In a typical year, there might be one or two common share offerings in Canada that exceed $1 billion. In 2016, there were eight, and five of them were in a single sector: oil and gas.
“There were a disproportionate number of large deals last year,” said Sandro Morassutti, managing director of equity capital markets at CIBC Capital Markets. “There didn’t seem to be a shortage of liquidity for companies in that category that were looking to grow or raise money to fix the balance sheet.”
So what made 2016 the year for mega-sized common share deals? Uncertainty had been a big theme in the energy sector since oil prices started to drop in the summer of 2014. By early 2016, there was a sense the energy business had hit bottom and the Canadian economy was turning the corner. That brought a lot of global institutional capital back to the Canadian marketplace. The big Canadian energy firms offered a compelling mix of yield and potential growth.
“At a macro level, 2016 was a year in which a lot of global fund managers refocused on Canada. We saw a lot of money coming back into the Canadian market,” says Derek Neldner, head of Canadian investment banking at RBC Capital Markets. “We saw a better outlook on commodities, and an improving view on the outlook for the Canadian economy and the Canadian dollar.”
The ball started rolling in February. Enbridge raised $2.3 billion in a deal announced at the end of the month. While Enbridge would later in the year announce a colossal $37-billion merger with Spectra Energy Corp., that wouldn’t happen until summer. Proceeds from the February financing were to be used to pay down short-term debt and fund capital projects.
“That kicked it off,” said Sante Corona, executive managing director and head of equity capital markets at TD Securities. “From that point on, the offerings went well. Investors made money, markets continued to improve, volatility came down, and oil prices kept going higher. It just led to a lot of activity.”
In March, TransCanada announced it was buying Texas-based Columbia Pipeline Group for US$13 billion. The transaction was to be financed in part by a $4.42-billion equity offering. It was the largest bought deal ever done in Canada.
Pipeline companies are generally considered to be defensive, low risk investments that promise compelling yields. But in 2016, growth was also in the mix.
“Energy infrastructure over the past few years has been in a very unique place,” Neldner said. “Because of all the activity going on in the energy business, (the companies) actually have strong, attractive growth profiles. So you have this unique combination of growth plus yield plus defensive, high quality attributes.”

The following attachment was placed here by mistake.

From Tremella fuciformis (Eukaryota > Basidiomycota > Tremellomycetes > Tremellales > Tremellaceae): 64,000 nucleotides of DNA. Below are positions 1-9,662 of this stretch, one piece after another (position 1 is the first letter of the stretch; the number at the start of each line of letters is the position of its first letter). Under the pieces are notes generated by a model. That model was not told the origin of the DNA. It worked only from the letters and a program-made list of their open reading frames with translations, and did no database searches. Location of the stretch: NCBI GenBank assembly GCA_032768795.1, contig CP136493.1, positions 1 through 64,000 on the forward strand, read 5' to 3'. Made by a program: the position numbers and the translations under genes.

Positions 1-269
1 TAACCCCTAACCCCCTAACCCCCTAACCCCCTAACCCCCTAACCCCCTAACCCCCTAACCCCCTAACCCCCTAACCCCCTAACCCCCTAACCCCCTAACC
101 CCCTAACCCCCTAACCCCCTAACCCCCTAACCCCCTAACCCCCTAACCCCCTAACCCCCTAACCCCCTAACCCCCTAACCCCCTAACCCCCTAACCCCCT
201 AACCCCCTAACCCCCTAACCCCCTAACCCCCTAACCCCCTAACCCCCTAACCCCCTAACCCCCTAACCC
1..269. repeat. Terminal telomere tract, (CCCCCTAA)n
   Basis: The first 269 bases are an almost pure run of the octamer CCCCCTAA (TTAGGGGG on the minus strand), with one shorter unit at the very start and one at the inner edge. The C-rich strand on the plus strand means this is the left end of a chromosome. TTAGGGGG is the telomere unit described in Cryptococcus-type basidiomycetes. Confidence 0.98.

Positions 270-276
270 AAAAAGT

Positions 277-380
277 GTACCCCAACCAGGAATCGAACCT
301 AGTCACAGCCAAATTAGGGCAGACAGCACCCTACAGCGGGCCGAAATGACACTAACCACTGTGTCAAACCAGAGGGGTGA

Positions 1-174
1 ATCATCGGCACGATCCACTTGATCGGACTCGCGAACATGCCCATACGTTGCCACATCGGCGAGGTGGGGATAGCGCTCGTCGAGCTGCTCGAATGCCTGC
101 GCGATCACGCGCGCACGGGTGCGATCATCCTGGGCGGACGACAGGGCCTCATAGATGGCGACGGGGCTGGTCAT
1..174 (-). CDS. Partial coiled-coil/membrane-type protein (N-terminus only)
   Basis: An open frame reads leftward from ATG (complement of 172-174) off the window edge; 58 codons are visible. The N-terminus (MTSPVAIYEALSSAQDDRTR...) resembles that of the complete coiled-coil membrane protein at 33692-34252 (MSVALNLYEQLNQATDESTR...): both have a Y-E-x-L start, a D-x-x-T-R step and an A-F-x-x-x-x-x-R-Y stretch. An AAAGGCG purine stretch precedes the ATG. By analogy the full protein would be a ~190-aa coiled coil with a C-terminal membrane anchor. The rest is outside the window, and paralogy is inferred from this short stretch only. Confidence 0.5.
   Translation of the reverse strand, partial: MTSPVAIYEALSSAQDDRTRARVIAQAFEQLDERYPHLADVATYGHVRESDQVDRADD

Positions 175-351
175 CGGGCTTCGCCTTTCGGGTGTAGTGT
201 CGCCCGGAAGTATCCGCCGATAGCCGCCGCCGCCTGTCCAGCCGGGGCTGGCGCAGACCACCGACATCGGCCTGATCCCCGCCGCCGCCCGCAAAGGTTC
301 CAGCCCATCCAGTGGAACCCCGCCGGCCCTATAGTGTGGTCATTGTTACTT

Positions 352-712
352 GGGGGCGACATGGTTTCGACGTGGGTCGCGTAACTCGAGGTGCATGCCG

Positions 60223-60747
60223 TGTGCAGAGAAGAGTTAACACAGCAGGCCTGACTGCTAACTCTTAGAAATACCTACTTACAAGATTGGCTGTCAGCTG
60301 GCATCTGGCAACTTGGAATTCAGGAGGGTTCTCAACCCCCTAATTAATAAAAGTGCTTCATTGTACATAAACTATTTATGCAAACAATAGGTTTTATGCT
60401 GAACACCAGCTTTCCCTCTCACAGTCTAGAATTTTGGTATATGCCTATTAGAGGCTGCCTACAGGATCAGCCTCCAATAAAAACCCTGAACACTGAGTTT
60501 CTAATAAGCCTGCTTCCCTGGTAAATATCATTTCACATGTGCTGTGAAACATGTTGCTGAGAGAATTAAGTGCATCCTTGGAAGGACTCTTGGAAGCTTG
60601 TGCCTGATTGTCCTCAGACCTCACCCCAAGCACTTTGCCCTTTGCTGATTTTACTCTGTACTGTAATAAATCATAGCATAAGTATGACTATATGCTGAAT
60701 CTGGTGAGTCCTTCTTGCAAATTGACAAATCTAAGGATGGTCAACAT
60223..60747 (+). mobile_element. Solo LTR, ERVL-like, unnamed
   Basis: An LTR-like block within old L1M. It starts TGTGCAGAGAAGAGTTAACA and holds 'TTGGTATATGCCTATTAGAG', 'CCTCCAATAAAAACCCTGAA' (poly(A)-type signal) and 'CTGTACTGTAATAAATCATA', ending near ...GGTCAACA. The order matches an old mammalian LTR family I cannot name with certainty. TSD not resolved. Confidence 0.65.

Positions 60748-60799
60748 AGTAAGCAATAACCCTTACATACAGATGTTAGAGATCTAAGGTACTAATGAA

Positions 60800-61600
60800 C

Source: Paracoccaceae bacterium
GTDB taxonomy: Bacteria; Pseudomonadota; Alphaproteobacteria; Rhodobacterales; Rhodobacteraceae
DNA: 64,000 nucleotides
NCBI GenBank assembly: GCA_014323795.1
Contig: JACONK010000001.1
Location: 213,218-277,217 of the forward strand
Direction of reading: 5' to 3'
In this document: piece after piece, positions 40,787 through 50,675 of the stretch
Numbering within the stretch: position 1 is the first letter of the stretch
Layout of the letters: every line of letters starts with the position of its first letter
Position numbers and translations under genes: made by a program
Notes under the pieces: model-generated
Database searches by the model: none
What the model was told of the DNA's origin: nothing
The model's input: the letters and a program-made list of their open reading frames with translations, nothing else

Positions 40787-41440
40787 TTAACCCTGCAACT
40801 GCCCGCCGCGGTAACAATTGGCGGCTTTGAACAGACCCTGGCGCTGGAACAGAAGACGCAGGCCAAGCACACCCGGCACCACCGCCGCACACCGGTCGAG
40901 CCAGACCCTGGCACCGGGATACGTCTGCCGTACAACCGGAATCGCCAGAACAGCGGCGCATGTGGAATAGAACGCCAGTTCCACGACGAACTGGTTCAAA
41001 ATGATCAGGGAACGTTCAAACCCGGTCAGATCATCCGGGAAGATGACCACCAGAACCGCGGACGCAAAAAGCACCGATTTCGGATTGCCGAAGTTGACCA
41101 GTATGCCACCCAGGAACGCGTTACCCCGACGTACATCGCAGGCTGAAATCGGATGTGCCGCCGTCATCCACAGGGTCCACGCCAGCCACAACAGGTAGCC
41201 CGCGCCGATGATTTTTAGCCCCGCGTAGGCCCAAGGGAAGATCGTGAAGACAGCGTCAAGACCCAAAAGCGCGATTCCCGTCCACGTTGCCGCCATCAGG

Energy infrastructure over the past few years has been in a very unique place
TransCanada would come back to the equity well in November. The original plan was to pay for part of the Columbia deal by selling off a minority interest in a Mexican natural gas pipeline business. But TransCanada’s stock had been climbing steadily since the announcement of the Columbia deal in March. So TransCanada decided to forgo the Mexican asset sale and raise another $3.52 billion in equity in November. In this deal, the common shares were priced 22 per cent higher than in the March offering.
“It was more accretive to issue the equity at a higher price than to monetize those Mexican assets,” said Alec Clark, managing director of investment banking in Calgary at TD Securities.
The enthusiasm for energy equity deals soon moved from pipelines to the exploration and production business. In June, Suncor Energy Inc. raised $2.88 billion. Proceeds were used to pay for the company’s previously announced acquisition of an additional five per cent stake in the Syncrude joint venture, as well as to pay down some debt and fund some growth. In September, Encana Corp. raised $1.52 billion bought deal, with proceeds used to strengthen its balance sheet.
“Investors were keen to back good companies, with great track records and with strong management teams,” Morassutti said.
In other mega-sized equity deals last year, another $1.97-billion slice of Hydro One Ltd. came to market in April. Bill Ackman’s fund Pershing Square Capital Management unloaded its stake in Canadian Pacific Railway for $1.83 billion in August. And Franco-Nevada Corp. raised $1.28 billion to pay for a precious metals stream from Glencore PLC’s Antapaccay Mine in Peru.
It’s hard to say this volume of mega-sized common share deals represents something of a new normal for Canada, or whether it was just a fluke given the mix of opportunities and market conditions. A majority of these offerings were sold to Canadian investors, which is contrary to what you might have expected a few years ago, Carona said.
“We’ve had this significant run of large deals in Canada,” Carona said. “The interesting thing about this number of large deals is that it highlights the capacity of Canadian markets to finance large transactions.”